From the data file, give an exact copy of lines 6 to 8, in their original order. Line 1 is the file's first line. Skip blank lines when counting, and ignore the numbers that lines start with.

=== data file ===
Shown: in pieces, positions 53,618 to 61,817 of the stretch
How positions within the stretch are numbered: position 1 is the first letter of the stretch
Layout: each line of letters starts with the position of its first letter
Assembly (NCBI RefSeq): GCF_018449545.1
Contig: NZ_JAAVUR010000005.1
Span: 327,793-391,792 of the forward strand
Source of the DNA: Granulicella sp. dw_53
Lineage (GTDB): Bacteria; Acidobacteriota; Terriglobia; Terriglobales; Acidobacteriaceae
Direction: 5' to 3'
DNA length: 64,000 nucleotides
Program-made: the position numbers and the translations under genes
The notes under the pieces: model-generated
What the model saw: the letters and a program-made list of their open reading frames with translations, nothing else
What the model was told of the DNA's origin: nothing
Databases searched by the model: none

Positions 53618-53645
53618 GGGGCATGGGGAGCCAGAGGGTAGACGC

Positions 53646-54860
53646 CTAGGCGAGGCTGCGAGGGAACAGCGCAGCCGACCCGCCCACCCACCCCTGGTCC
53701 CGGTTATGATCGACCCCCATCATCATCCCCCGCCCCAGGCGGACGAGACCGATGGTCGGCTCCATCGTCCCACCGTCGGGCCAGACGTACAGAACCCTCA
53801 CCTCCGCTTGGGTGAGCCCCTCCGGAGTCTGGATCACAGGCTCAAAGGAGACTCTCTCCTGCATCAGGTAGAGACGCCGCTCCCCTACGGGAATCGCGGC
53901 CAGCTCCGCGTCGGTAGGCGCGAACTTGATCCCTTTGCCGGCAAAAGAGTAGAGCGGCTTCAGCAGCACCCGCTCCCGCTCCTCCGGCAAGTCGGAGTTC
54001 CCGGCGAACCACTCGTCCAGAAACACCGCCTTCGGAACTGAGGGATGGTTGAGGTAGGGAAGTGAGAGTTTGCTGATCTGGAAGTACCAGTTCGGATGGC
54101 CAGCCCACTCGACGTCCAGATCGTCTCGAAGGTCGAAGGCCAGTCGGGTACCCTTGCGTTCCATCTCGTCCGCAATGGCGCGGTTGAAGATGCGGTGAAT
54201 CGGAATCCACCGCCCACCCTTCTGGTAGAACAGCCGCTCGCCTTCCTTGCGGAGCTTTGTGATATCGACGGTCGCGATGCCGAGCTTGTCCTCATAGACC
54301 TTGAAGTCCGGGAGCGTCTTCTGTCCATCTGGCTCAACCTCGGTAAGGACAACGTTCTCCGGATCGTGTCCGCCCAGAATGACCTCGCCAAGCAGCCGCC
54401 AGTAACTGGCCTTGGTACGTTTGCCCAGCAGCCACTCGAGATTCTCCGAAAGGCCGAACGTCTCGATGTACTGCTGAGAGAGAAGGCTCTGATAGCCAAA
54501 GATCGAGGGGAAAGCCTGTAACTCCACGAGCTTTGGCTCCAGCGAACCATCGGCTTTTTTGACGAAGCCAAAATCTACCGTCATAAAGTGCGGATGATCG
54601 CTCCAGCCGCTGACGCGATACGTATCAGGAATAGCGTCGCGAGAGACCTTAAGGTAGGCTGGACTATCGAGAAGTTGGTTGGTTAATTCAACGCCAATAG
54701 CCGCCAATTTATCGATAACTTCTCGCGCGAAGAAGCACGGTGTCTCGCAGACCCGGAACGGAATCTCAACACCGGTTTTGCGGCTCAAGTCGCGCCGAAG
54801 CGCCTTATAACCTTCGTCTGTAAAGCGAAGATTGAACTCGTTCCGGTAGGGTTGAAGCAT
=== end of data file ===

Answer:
Span: 327,793-391,792 of the forward strand
Source of the DNA: Granulicella sp. dw_53
Lineage (GTDB): Bacteria; Acidobacteriota; Terriglobia; Terriglobales; Acidobacteriaceae